Outcomes after Angiography with Sodium Bicarbonate and Acetylcysteine

Published - Written by Balim Senman

A 70-year-old man with a medical history that includes hypertension, COPD, stage 3 chronic kidney disease (CKD), and cardiovascular disease is hospitalized for an elective angiography. Given his underlying kidney disease, you are worried about the risks associated with the use of contrast material during angiography and want to know how you can optimally prepare him for the procedure.

The repercussions of contrast-induced nephropathy (CIN) can range from transient acute renal failure to the need for dialysis or even death. Prehydration with saline is a widely-practiced prevention method for CIN. Some studies suggest that intravenous (IV) sodium bicarbonate and oral acetylcysteine also are beneficial, but results are inconsistent. Further, prior studies have included patients with variable stages of CKD (mild to severe), used different contrast agents, and have been underpowered. Despite having no clear benefit, sodium bicarbonate and acetylcysteine continue to be widely used.

In this week’s NEJM, the well-powered, multicenter, placebo-controlled PRESERVE trial provides convincing evidence that the use of oral acetylcysteine or IV sodium bicarbonate does not prevent CIN or other serious adverse outcomes following administration of contrast in at-risk patients. The trial included 4993 patients who had either an estimated glomerular filtration rate (eGFR) of 15 to 60 mL/min/1.73 m2 (stage 3 or 4) and diabetes mellitus or an eGFR of 15 to 45 mL/min/1.73 m2 (stage 3B or 4) and were scheduled to undergo elective contrast coronary or non-coronary angiography.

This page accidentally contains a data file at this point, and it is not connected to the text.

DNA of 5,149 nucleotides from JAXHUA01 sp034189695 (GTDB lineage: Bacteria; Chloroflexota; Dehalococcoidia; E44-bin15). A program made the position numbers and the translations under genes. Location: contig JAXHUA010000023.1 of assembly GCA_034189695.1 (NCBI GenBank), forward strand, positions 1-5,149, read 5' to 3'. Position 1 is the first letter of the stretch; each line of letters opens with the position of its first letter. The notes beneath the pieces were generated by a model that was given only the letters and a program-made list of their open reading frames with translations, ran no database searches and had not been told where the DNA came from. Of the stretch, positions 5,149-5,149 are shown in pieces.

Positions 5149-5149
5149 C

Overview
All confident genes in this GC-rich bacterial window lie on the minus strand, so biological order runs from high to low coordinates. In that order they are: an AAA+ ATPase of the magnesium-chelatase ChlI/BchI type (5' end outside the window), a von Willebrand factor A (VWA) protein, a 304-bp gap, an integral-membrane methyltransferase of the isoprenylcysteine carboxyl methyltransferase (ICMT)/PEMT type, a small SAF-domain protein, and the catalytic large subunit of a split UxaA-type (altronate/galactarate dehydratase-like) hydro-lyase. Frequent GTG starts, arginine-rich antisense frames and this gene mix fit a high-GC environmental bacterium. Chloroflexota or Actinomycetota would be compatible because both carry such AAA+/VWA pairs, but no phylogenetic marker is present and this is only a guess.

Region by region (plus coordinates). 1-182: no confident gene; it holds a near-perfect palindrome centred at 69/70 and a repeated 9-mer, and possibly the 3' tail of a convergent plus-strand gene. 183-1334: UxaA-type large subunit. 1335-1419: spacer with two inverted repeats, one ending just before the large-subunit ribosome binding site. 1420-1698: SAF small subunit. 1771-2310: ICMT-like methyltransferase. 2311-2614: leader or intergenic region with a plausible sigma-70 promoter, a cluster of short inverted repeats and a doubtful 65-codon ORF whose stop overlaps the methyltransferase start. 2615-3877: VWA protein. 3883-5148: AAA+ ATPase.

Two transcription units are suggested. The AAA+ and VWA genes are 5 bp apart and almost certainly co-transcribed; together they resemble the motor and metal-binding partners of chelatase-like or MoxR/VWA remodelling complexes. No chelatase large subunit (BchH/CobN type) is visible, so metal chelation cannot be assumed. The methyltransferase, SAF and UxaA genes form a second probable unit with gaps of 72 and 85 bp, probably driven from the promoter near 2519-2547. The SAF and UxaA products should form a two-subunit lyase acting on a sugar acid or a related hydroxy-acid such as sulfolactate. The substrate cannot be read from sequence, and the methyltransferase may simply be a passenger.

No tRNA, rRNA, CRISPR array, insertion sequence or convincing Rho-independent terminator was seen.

Prior to each procedure, patients were randomized in a 2-by-2 factorial design to receive IV 1.26% sodium bicarbonate or 0.9%sodium chloride and 1200 mg oral acetylcysteine or oral placebo. Infusions were begun before angiography and continued for ≥2 hours afterwards in an individualized approach. Serum creatinine levels were assessed before the start of hydration and angiography, 3 to 5 days after angiography, and 90 to 104 days after angiography. The primary endpoint was a composite of death, need for dialysis, or a persistent increase ≥50% in serum creatinine at 90 to 104 days after angiography.

The study was terminated early after a preplanned interim analysis showed no differences in the rates of the primary endpoint between the interventions: 4.4% vs. 4.7% in the sodium bicarbonate and sodium chloride groups, respectively (odds ratio [OR], 0.93, P=0.62) and 4.6% vs. 4.5% in the acetylcysteine and placebo groups, respectively (OR, 1.02; P=0.88). With a sample size of more than two times that of its predecessors, this trial provides convincing evidence that IV bicarbonate and oral acetylcysteine do not prevent CIN or other severe adverse outcomes more effectively than 0.9% saline in patients with moderate-to-severe CKD.

With this information in hand, you feel comfortable prehydrating your patient with 0.9% saline alone to prepare him for his upcoming procedure, which he tolerates well. You continue him on gentle hydration once he is back on your service and he is discharged home 72 hours later without any complications. Prior to discharge, you schedule him for a 2-week follow-up appointment with his PCP for reassessment of his kidney function.

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Balim is a 4th year medical student at University of Massachusetts Medical School and applying for residency in Internal Medicine.